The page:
The other throughline seems to be a half-hearted exploration of Moses’ skepticism. And this is where the film really fails. There’s no other way to put this. If I was God, I would sue for defamation over this movie.
Allow me to elaborate.
You know how in Erik the Viking the Vikings finally get to Valhalla and they’re all excited (except the Christian missionary, who can’t see anything because he doesn’t believe in the Norse gods) to finally meet their deities, and then they discover that the Norse pantheon is a bunch of petulant children, murdering and maiming out of sheer childish boredom? That’s the tack this movie takes. Which, in Erik the Viking, worked great! Just like the creepy child/angel who turns out to be an emissary of Satan was perfect for The Last Temptation of Christ. But for this story? You need a God who is both utterly terrifying, and also awe-inspiring. You need the deity who is capable of murdering thousands of children, and the one who personally leads the Hebrews through the desert. You need that Pillar of Fire action.
So let’s begin with the fact that God is portrayed as a bratty British child. Rather than a disembodied voice issuing forth from the burning bush, this child stands near the bush and whines at Moses about forsaking his people and orders him to go back to Memphis. You don’t get a sense that this is a divine mystery occurring, just that Moses is truly, desperately afraid of this kid. The child turns up in a few following scenes that are more reminiscent of a horror movie than anything else, which could work—getting a direct command from the Almighty would be about the most terrifying thing that could happen to a person—but since the child comes off as petulant rather than awe-inspiring, none of Moses’ decisions make any emotional sense. This man, who has been a vocal skeptic about both the Egyptian religion and that of the Hebrews, has to make us believe in a conversion experience profound enough that he throws his entire life away and leaves his family for a doomed religious quest, but it never comes through. (And let me make it clear that I don’t think this is the child actor’s fault: Isaac Andrews does a perfectly good job with what he’s given.)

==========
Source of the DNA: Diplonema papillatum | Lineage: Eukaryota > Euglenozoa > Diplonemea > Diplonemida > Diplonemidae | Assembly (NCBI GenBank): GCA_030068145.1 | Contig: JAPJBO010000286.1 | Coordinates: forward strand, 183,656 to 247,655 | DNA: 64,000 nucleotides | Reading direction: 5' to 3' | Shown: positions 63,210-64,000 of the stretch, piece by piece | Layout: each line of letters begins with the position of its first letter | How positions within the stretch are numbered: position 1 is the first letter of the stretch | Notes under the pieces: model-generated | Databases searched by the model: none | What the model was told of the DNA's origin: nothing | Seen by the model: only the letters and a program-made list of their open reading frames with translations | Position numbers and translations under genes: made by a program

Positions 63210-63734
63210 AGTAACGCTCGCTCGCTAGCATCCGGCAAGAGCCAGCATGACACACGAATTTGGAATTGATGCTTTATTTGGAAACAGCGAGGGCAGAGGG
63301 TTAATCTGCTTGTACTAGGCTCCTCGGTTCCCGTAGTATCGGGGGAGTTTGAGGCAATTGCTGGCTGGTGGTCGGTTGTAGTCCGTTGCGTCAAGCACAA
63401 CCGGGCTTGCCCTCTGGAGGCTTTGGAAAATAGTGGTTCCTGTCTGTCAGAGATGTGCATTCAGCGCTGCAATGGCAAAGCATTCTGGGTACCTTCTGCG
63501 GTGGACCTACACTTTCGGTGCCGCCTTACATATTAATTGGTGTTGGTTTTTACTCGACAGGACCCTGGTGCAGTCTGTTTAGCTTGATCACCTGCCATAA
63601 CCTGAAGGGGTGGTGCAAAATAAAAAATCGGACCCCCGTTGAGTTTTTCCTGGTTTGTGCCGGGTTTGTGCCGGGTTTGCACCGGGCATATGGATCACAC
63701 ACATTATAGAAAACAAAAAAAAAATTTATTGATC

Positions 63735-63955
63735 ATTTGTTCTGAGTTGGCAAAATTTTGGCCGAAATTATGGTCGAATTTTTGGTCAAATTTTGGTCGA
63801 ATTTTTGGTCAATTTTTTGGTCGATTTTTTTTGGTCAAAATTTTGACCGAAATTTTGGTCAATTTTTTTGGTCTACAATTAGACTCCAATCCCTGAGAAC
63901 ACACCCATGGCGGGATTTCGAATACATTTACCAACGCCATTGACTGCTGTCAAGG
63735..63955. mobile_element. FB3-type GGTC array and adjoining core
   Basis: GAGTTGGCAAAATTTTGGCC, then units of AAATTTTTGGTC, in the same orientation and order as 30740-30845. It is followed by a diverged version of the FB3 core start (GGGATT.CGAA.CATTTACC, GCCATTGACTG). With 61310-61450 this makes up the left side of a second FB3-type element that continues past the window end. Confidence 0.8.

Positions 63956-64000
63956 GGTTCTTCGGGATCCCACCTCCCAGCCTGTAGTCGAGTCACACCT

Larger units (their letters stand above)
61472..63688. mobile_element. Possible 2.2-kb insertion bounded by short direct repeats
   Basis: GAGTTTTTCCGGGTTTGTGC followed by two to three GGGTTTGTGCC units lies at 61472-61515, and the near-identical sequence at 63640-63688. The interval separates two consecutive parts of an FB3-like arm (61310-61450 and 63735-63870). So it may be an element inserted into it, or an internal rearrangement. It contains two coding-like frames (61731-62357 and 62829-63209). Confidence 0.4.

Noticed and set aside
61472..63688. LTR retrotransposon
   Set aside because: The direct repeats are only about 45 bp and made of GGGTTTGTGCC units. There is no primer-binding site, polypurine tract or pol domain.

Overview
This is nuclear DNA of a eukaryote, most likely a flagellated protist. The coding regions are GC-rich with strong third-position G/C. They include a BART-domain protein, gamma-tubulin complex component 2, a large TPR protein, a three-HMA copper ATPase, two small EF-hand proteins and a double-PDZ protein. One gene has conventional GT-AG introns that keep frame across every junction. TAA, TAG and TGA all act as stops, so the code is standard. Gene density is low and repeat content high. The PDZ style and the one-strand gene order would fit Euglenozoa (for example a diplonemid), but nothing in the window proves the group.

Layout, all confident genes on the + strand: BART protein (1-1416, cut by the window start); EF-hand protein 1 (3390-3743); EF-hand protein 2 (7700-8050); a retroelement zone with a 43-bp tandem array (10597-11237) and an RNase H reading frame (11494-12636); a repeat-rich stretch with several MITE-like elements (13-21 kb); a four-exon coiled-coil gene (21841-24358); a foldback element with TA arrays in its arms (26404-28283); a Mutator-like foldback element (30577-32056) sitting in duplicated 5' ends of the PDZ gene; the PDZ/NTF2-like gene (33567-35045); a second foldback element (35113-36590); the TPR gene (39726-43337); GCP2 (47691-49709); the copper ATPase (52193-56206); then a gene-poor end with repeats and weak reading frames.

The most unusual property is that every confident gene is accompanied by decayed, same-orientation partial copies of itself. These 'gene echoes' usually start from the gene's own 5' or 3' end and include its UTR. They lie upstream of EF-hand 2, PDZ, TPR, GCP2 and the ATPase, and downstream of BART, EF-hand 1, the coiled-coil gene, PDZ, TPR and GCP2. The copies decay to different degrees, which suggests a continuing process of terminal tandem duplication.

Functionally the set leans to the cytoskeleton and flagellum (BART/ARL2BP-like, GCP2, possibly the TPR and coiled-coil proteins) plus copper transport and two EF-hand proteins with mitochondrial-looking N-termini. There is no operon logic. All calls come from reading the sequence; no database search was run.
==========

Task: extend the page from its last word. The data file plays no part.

After Moses returns to Memphis and reunites with the Hebrews, he teaches them terrorist tactics to coerce the Egyptians into freeing them. (Again, this isn’t in the book.) These don’t work, and result in more public executions. After seemingly weeks of this, Moses finds God outside of a cave, and the following exchange happens:
Moses: Where have you been?
God: Watching you fail
Geez, try to be a little more supportive, God. Then God begins ranting at Moses about how horrible the Egyptians are, and how the Hebrews have suffered under 400 years of slavery and subjugation, which sort of just inspires a modern audience member to ask, “So why didn’t you intervene before, if this made you so angry?” but Moses turns it back on himself, asking what he can do. At which point God literally says, “For now? You can watch,” and then starts massacring Egyptians. Moses then, literally, watches from the rushes as the Nile turns to blood and various insects and frogs begin raining down, rather than having agency as he does in the Bible.
You need the sense of constant conversation between Moses and God, the push and pull between them that shapes the entire relationship between God and his Chosen People. And for that you need a sense of Moses choosing back. In the Book of Exodus, Moses’ arc is clear: he resists God’s demands of him, argues with Him, tells him he doesn’t want to be a spokesperson, cites speech impediment, pretty much whatever he can come up with. In response, God makes his brother, Aaron, the literal spokesperson for the Hebrews, but he doesn’t let Moses off the hook: he becomes the general, the leader, the muscle, essentially—but he’s also not a blind follower. He argues for the People of Israel when God rethinks their relationship, and he wins. He is the only human God deals with, and after Moses’s death it is explicitly stated that “there arose not a prophet since in Israel like unto Moses, whom the Lord knew face to face.”